New Legislation 1st JULY 2020
Electrical Installation Condition Reports - EICR's
On 1st July 2020, it will be a legal requirement for all Landlords with new tenancies to have a Landlord Safety Test for the electrics. If its a property that is rented out, an Electrical Condition Report is required. The legislation is "The Electrical Safety Standards in the Private Rented Sector (England) Regulations 2020".
This means Landlords should ensure fixed electrical installations are inspected and tested every five years, by a qualified electrician. The EICR's are created if creating a new tenancy, or renewing an existing tenancy, on or after 1st July 2020, including renewal tenancies that become statutory periodic. All existing tenancies will require an EICR by 1st April 2021.
It should be noted, breaches of these regulations could result in a financial penalty of £30,000.
We recommend you have your EICR completed at least 1 month before it’s required. Many properties require remedial work and, as with a gas safety certificate, you cannot move a tenant in until your EICR has a “satisfactory” rating.
The EICR has been a requirement for licensed HMO properties and now this brings the requirement into the main stream residential lettings.
Private landlords must provide the latest report to new tenants prior to occupation, or to any prospective tenant, within 28 days of any request. If a copy is requested by the local housing authority, it must supplied within 7 days.
Whilst this seems like a fairly big change in legislation (as electrical inspection was previously discretionary), the reality for most professional landlords and agents in England is that this will have minimal impact due to the condition and age of electrics when renting out property.
The MHCLG has consistently communicated that the new regulations are aimed at the 22% of landlords who do not inspect the electrical installations for their property.
Clifftons Letting Agents are always on hand to help any of Landlords remain compliant.
What do I need?
The required certificate is an Electrical Installation Condition Report (EICR). An electrical engineer will check all of the circuits and consumer unit ensuring the property is safe.
The Electrical Safety Standards in the Private Rented Sector (England) Regulations 2020 require landlords in England to maintain their properties to the electrical safety standards, and to have evidence of this.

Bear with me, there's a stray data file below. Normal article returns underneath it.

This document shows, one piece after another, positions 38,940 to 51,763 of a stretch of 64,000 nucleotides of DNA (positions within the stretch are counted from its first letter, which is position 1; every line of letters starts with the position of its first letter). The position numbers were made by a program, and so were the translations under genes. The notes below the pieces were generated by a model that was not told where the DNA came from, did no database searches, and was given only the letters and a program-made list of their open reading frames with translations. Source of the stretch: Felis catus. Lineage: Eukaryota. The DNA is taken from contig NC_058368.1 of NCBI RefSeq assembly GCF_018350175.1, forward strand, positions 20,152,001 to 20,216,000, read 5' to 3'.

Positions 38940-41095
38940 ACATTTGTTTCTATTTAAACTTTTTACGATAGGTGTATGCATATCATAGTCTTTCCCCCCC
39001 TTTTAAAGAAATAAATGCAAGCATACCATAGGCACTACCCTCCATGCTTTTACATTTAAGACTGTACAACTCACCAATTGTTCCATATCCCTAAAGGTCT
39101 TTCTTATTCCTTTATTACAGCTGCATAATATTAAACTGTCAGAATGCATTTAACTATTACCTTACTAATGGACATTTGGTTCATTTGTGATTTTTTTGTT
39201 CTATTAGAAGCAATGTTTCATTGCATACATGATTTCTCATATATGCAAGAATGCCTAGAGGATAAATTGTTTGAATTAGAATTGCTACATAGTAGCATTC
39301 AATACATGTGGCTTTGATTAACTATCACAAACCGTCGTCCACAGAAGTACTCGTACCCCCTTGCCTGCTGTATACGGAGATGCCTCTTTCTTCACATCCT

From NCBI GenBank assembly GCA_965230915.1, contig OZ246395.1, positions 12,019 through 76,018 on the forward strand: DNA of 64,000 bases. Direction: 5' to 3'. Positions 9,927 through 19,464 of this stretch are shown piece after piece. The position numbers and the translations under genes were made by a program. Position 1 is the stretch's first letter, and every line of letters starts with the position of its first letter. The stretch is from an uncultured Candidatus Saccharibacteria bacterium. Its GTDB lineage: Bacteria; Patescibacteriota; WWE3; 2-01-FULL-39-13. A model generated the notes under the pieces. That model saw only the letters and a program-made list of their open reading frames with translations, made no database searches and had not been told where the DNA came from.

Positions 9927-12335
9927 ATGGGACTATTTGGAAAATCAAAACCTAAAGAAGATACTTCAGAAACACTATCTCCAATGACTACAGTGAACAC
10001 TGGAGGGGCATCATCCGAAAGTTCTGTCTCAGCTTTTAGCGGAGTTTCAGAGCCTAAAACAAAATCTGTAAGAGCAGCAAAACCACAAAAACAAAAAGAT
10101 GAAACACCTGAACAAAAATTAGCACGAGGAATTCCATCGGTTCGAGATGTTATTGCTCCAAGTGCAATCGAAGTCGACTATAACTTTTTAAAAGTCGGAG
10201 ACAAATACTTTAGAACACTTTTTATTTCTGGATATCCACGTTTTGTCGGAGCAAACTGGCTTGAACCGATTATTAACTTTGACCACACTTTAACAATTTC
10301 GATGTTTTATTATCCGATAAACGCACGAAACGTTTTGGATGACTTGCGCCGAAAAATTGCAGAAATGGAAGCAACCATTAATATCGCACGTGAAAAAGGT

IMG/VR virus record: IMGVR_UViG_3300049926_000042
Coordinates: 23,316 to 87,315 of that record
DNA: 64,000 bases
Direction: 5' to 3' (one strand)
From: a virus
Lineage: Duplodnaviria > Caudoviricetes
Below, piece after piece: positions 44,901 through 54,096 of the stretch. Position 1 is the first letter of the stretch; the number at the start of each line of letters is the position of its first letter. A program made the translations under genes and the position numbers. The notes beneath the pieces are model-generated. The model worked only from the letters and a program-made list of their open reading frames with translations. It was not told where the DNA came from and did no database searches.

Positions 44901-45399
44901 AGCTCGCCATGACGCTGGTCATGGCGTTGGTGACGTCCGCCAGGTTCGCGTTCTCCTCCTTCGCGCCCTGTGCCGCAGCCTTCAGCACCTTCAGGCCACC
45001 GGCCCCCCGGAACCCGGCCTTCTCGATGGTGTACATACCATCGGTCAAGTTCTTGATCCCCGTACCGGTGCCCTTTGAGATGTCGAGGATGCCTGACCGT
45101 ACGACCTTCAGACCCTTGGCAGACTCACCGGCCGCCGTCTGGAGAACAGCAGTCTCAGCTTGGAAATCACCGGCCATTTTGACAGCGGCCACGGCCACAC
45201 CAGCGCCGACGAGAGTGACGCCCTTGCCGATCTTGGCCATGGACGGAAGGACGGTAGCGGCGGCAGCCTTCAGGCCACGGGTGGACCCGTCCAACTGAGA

This means your property must meet the 18th Edition of the Wiring Regulations and you must have a report that shows this from a qualified person.
When do I need to get an EICR?
Any new tenancy, or renewal of an existing one, on or after 1st July 2020, you will require an EICR.
Renewals include statutory periodic tenancies created at the end of a fixed term, on or after, this date. If the fixed term tenancy ends and the tenancy becomes statutory periodic (as opposed to contractual periodic), you will need an EICR when it becomes statutory periodic.
If you have an existing tenancy in place, regardless of what type of contract you are in (fixed or periodic), from 1st April 2021, all properties must have an EICR.
How long does an EICR last for?
An EICR lasts 5 years.
How much does an EICR cost?
The Electrical Safety Certificate costs £160.00 - £220.00 incl. Vat. To order one, please email: firstname.lastname@example.org
Who do you need to give copies of the Electrical Installation Condition Reports EICR too?
You must give a copy of the EICR to your tenants before their tenancy starts.
When you replace the EICR, you must provide your tenants with a copy of the new report within 28 days of the inspection.
If your tenant or prospective tenant requests a copy of the EICR in writing, you must also provide them with one within 28 days.
If the local authority requests the EICR, you must provide them with a copy of it within 7 days.
I already have one. Do I need to get another one?
We are looking into this. The wording of the regulations appears to require a property to meet the standards of the 18th Edition of the Wiring Regulations. As this Edition only came into force in 2019, EICRs produced before 2019 are potentially invalid.
However, the MHCLG’s communications state, the intent is for existing EICRs to remain valid, with landlords only needing to get a new one at the point they need replace their existing one. Common sense needs to play a part and we are taking this, that Landlords with an existing EICR should be acceptable. However, we are monitoring the situation and further guidance.
What happens if there is a breach on the EICR?
Within 28 days of the work or investigation being carried out you must provide the written confirmation as well as a copy of the report to all of the tenants and the local authority.
Where the follow up investigation recommends further work being done, you must repeat the steps above until the property meets the electrical safety standards.
CLIFFTONS Letting Agents in Bournemouth on Tel: 01202 789699.